November 13, 2007

Turks Use Air Raids On PKK

Turkey promised not to invade Iraq after tense negotiations -- but they didn't pledge to ignore the PKK, either. Turkish warplanes bombed PKK targets inside Iraq but caused no casualties. The raids underscore the critical issue of cross-border terrorism and its potential for disaster:

Turkish warplanes bombed three Iraqi villages near the border town of Zakho in northern Iraq's autonomous Kurdish region on Tuesday but caused no casualties, a security official said.

The bombings were carried out before dawn on villages known to be frequented by fighters of the rebel Kurdistan Workers' Party (PKK) in the Batoufa and Darkar districts of northern Iraq, the Kurdish official told AFP on condition of anonymity.

He said a small disused police checkpoint was shelled in a separate incident.

The US promised to share real-time intel with Turkey on PKK movements and operations as part of the stand-down last week. It's possible that the US coordinated efforts on these strikes and helped keep casualties down as a result. One would presume that the Turks would not send warplanes over areas controlled by the US military without some kind of warning to avoid a fight between Turkish and American pilots patrolling the area.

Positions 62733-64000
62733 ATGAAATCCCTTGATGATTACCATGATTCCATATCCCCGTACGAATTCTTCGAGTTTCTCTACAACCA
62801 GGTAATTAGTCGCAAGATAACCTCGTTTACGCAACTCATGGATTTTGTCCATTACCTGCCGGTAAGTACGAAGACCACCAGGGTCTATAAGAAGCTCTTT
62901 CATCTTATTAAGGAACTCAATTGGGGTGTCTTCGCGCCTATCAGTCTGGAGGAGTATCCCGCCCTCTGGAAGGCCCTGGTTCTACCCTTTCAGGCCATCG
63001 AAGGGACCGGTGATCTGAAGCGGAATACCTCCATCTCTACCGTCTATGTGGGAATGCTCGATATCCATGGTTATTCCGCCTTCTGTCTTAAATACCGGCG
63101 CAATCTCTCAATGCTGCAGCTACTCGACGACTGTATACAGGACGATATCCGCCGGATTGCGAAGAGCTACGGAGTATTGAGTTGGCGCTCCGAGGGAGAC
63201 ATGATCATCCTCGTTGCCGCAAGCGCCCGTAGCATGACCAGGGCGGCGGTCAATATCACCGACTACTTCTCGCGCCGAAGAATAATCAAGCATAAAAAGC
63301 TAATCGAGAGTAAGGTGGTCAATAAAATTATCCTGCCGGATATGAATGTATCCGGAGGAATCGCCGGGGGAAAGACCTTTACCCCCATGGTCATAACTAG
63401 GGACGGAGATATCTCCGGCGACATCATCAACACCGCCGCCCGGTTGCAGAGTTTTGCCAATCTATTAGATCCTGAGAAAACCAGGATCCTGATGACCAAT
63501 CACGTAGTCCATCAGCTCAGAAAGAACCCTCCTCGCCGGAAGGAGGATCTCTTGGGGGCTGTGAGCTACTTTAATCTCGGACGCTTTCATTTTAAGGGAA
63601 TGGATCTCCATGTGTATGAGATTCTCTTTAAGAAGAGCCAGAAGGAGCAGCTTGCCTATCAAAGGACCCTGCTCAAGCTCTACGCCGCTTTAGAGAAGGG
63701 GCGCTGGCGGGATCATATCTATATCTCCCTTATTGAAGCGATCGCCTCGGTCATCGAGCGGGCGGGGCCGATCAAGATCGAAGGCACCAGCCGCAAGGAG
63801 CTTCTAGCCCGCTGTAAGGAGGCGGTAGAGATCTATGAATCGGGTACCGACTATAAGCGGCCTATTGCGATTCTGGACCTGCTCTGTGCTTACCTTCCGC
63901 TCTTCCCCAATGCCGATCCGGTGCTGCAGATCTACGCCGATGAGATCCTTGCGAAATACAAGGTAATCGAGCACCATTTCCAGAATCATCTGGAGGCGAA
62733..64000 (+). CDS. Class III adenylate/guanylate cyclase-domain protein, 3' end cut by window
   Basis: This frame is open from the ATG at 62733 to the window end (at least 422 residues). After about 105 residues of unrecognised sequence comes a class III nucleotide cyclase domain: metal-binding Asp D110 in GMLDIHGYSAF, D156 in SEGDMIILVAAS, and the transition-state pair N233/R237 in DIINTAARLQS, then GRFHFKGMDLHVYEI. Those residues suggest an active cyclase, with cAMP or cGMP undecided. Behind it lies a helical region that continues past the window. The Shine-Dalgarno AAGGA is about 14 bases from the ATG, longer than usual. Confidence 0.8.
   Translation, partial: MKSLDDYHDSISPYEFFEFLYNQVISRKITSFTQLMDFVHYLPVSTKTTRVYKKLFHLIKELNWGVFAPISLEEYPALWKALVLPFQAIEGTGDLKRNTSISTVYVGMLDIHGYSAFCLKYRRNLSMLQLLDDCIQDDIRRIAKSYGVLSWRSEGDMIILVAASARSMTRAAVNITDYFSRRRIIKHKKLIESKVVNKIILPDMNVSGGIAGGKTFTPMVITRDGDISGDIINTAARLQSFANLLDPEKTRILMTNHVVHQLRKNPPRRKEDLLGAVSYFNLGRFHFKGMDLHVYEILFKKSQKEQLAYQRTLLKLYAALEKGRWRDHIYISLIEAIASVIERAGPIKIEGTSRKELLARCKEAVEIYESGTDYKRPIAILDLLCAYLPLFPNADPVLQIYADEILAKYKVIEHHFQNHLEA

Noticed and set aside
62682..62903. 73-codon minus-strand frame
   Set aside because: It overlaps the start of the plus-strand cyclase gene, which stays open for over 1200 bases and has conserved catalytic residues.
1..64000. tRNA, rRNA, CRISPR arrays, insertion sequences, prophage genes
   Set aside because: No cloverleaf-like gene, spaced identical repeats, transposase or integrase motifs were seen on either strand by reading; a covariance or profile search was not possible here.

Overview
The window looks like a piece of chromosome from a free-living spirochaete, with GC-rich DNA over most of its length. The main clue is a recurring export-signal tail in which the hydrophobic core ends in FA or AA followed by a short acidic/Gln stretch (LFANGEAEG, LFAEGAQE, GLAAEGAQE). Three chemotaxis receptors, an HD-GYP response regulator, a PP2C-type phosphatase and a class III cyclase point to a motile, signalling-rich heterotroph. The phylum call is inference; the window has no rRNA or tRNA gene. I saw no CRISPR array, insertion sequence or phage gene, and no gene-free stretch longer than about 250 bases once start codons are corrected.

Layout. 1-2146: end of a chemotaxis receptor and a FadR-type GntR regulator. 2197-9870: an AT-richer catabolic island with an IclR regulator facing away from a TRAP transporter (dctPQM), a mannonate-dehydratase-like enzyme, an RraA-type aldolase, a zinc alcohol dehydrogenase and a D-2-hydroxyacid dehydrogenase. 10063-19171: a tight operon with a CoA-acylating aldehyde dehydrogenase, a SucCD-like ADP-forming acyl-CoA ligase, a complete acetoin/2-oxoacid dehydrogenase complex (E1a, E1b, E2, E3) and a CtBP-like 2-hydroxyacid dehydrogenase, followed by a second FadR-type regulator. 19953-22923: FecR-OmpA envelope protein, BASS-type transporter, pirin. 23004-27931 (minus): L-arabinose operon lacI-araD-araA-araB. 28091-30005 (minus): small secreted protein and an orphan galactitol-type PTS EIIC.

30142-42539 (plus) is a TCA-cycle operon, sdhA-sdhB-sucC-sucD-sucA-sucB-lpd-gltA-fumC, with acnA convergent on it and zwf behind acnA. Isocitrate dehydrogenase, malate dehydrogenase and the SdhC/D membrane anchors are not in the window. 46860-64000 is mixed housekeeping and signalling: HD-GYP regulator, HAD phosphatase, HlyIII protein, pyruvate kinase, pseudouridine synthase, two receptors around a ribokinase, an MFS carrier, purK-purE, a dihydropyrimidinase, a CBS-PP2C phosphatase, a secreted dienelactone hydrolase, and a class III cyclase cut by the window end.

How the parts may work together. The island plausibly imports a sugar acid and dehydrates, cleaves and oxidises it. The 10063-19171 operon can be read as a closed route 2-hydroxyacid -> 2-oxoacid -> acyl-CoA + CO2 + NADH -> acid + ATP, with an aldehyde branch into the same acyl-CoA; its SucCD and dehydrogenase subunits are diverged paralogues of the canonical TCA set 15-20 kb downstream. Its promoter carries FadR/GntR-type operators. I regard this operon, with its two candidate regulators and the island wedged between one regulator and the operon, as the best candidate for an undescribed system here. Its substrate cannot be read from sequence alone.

The Turks mean business in regard to the PKK, and it's hard to blame them. The PKK has conducted terrorist attacks against civilians, police, and guerilla warfare against military targets. We would certainly not stand for these actions if they were conducted by al-Qaeda in Iraq or one of the native insurgencies or sectarian militias. We would strike back, hard, against them in Iraq. We might even hit targets in Syria if we had solid intel that they originated there.

Kurdish political leaders have to put pressure on the PKK to cease operations inside Iraq. The Kurds have the most to lose from the Turkish onslaught that will follow such attacks. They have a stable and prosperous economy and have gone much farther than the rest of the nation in rebuilding their cities and towns. If the Turks force them into the hills, all those gains will be lost -- and they will have no one but themselves to blame for it.


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